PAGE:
Thursday, January 17, 2008

Black Bears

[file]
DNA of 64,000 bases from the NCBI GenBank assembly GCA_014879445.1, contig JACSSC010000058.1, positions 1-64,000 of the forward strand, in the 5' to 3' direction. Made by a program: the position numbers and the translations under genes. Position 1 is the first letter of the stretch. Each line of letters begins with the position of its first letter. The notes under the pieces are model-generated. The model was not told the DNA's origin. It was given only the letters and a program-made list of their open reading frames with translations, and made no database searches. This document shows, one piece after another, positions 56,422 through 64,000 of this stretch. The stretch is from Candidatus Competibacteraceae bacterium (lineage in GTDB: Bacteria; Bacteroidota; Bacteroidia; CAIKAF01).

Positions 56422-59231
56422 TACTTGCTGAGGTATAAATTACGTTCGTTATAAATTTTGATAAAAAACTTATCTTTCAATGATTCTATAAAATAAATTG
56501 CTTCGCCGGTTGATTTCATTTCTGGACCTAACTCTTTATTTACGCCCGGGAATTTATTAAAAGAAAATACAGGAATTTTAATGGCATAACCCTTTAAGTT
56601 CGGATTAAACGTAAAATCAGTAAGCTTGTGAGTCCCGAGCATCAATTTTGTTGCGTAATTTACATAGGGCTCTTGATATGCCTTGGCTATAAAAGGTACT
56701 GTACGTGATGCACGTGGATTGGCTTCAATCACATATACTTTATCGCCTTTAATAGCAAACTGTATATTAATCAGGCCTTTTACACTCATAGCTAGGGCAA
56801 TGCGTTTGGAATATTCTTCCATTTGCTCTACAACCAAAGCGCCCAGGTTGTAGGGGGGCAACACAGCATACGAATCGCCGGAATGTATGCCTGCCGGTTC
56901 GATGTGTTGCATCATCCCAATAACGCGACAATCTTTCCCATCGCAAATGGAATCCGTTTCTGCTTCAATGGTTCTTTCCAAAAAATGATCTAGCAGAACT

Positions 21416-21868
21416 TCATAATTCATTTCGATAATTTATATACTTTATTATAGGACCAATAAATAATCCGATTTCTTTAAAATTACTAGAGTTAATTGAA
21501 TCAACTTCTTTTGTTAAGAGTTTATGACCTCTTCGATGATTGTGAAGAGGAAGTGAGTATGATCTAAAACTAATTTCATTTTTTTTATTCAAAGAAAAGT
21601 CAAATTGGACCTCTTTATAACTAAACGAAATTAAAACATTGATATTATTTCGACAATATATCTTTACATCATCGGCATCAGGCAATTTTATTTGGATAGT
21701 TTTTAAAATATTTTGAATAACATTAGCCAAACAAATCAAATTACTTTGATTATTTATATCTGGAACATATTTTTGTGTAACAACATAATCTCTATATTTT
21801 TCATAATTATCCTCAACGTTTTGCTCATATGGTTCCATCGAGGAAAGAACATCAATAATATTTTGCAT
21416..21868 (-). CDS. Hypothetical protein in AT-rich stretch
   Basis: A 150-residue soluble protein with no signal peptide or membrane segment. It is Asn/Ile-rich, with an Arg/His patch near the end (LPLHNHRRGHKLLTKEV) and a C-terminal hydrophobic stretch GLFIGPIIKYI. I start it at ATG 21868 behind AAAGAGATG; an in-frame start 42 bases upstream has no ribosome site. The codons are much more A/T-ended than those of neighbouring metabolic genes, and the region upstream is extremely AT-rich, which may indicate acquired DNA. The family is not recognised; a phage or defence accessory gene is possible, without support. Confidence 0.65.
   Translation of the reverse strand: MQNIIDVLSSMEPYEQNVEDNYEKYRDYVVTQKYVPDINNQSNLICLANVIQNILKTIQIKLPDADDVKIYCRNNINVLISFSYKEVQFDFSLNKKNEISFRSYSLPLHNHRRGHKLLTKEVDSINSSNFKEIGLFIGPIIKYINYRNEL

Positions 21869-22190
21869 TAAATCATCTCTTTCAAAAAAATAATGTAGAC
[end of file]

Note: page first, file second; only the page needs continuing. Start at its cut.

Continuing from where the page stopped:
The Black bear, or Ursus americanus to scientists, is the most common species of bear in North America. If you go camping somewhere in the United States, Mexico or Canada and you see a bear, chances are you’re looking at a black bear. And with the recent tragedy of the Clyde family and an assault by a black bear in Tennessee, it makes sense to approach them with respect and caution. Compared to other American bears, black bears are smaller and more agile, usually weighing from 150-300 pounds, though they can sometimes weigh much more. While they are often black, black bears also come in dark brown and even grayish shades. They are almost always smaller and less furry than their brown bear cousins, and lack the distinctive shoulder hump of the grizzly. Like most bears, the black bear is an omnivore and will eat virtually anything it can get its paws on, though black bears tend to eat more vegetation than their cousins. Roots, seeds, grasses, berries, leaves, twigs, sometimes even bark and the inner parts of trees will make up most of the bear’s diet throughout the year. Black bears will also eat a variety of insects, smaller mammals, and are good at catching fish. Black bears are not particularly aggressive or violent towards people. In many areas, bears are actually quite tame and unafraid of us, and will even be found begging for scraps along the sides of roads. Though their vision is only average, they have an amazing sense of smell, and have a knack for getting into places they shouldn’t be, like cars, gardens or dumpsters. If you are going to be camping in an area where there are black bears, just make sure you don’t leave any food in a place you wouldn’t want a bear to get to. For example, never store opened food items inside your tent. Any food items that are exposed to the sense of smell should be kept tightly sealed, hung from a tree, or at the very least a good distance away from your campsite. My only experience with black bears occurred while I was backpacking with friends in Yosemite. The campsite we reached on the first night was crawling with black bears. Though we were a little nervous at first, it was soon clear they weren’t going to bother us, so we set up camp as planned. As soon as we began cooking dinner, however, we found ourselves with a good-sized bear audience. For the most part they kept their distance, but when we weren’t looking they’d creep closer and closer to get a better look and smell for what we were making. As soon as we looked over at them, they’d turn away and pretend like they weren’t really interested, feigning interest in some twig instead. When we woke the next morning, we discovered the bears had licked all our dishes completely clean. Although the experience I had was actually quite humorous, black bears are certainly capable of causing great bodily injury to you if they feel threatened. Its never a good idea to approach a bear, and if you see bear cubs you should stay far away because there is a very good chance they have a protective mother nearby. Learn more about natural habitats and patterns of domestic and wild animals at Animal Articles

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